Dutch-style roundabouts prioritising cyclists could become the new normal after more planning applications submitted

The £2.3m Fendon road roundabout in Cambridge - Leon Neal/Getty Images
The £2.3m Fendon road roundabout in Cambridge - Leon Neal/Getty Images

Dutch-style roundabouts, which prioritise cyclists over cars, could become the new normal in Britain, as more applications are sent to the Department for Transport.

Essex county council has submitted proposals for new roundabouts in Braintree and Colchester, following on from the opening of Britain’s first Dutch-style junction in Cambridge this month.

The format, which has been used in Holland since 2010, means that cyclists have an outer ring on the structure, with cycle crossings over each of the four approach roads in a contrasting red surface.

Pedestrians use the pavement and have right of way on zebra crossings at every turn off.

Cars will find that the carriage width is narrower, designed to enforce slower approach and departure speeds.

Car waits for cyclist - Leon Neal/Getty Images
Car waits for cyclist - Leon Neal/Getty Images

In July, the Government set out its plans in its “vision for cycling and walking” document, saying “we will create more ‘Mini-Hollands’” as part of a £2 billion scheme to promote greener travel.

“We expect to stimulate a large number of proposals across the country, from which we will choose up to 12 willing non-London local authority areas, to benefit from intensive investment in mini-Holland schemes on the same model,” it said.

“The main focus will be on replacing short car trips.

“They must be places where cycling is currently low and where there is serious political commitment to dramatic change – not just for cyclists, but for everyone who lives and works there.”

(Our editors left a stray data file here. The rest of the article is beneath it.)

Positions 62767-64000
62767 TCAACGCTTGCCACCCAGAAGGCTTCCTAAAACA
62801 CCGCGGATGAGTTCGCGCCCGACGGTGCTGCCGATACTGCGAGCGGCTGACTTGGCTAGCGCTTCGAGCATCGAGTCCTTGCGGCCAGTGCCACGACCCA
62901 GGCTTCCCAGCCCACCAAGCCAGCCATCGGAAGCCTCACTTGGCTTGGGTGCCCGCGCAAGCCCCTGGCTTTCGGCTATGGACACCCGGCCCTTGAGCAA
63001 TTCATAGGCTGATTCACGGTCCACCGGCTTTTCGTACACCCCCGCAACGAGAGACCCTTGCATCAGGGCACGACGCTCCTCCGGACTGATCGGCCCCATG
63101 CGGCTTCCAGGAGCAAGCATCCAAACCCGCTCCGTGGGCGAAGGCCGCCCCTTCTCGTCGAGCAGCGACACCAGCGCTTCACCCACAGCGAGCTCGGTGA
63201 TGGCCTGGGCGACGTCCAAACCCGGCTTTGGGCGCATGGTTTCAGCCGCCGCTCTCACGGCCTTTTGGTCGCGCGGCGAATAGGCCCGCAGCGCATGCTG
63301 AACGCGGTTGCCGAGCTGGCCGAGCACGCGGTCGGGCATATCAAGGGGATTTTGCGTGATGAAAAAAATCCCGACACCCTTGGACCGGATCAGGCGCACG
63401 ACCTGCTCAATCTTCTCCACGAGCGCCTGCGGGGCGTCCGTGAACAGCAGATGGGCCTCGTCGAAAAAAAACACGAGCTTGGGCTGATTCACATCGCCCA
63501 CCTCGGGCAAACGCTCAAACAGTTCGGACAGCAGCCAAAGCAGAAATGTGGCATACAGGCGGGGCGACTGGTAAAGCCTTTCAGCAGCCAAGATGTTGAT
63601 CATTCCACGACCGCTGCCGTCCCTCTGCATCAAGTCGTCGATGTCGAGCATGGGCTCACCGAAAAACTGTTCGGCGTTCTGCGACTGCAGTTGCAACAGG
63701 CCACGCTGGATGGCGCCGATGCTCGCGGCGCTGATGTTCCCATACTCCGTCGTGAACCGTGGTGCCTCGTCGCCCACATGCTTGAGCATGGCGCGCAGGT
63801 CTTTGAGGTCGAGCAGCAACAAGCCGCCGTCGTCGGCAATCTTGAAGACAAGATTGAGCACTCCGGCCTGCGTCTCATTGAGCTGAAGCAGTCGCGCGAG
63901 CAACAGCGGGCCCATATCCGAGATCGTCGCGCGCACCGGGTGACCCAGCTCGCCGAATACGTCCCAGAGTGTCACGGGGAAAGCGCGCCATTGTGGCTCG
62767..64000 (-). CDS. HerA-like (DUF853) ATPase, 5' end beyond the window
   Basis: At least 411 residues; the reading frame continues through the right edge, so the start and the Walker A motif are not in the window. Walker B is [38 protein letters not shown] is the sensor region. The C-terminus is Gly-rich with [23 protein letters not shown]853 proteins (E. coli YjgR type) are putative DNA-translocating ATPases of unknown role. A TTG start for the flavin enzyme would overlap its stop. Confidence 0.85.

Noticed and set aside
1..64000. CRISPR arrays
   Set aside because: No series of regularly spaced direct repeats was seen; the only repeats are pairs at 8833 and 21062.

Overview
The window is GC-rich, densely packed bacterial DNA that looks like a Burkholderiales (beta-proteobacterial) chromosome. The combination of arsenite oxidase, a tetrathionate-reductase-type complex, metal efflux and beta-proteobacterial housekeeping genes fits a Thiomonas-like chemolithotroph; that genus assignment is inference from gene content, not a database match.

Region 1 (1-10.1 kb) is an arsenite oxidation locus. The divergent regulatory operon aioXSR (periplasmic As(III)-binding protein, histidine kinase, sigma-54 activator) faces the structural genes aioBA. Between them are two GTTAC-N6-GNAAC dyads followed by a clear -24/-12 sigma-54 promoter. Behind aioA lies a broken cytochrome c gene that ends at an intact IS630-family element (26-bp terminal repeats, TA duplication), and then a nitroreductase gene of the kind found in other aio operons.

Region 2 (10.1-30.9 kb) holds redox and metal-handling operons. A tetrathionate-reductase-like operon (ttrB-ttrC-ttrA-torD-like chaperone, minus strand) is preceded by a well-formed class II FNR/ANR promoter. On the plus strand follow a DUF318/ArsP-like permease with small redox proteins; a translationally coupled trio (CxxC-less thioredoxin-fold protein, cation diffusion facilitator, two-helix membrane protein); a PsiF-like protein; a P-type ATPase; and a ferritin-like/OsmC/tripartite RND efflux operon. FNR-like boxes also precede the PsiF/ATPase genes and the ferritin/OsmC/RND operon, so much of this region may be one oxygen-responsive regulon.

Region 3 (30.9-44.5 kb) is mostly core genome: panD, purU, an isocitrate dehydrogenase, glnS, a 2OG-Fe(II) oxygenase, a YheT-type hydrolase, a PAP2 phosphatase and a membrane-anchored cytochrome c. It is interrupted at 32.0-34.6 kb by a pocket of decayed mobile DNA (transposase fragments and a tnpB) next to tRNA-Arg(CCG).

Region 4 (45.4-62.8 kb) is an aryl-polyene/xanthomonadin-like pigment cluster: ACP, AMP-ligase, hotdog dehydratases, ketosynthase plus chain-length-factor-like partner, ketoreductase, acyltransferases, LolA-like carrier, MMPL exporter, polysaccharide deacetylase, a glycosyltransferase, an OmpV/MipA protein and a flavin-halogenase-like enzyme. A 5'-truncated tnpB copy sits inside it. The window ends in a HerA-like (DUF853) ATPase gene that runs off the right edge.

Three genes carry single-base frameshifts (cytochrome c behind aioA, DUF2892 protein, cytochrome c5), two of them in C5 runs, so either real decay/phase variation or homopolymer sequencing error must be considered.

But the scheme has not got off to a good start.

The £2.3m Fendon road roundabout in Cambridge was forced to close before it was officially opened after a car ploughed into a beacon while work was still under way.

Sam Davies, 51, chairman of the neighbourhood group Queen Edith's Community Forum, said the closure was unrelated to its design but instead was down to sheer “bad luck”.

Speaking about the new bids in Essex, Deputy leader of Essex Council, Kevin Bentley, said: "We believe these proposals meet the Government requirement to put forward schemes that could be transformative for residents.

"We want the schemes to encourage people to rethink how they make their local journeys in Safer, Greener, and Healthier ways, whether on foot or by bike, instead of opting for the car.

"Travel choice remains critical, but we want to ensure there are real options for the people of Essex, made easier by great infrastructure and cycle and walking-friendly routes, to help not only themselves and their families, but our communities and our environment."

Nicholas Lyes, RAC head of roads policy, said: "It is important that efforts are made to try and end the 'us versus them' narrative, whereby drivers are pitted against cyclists and vice-versa."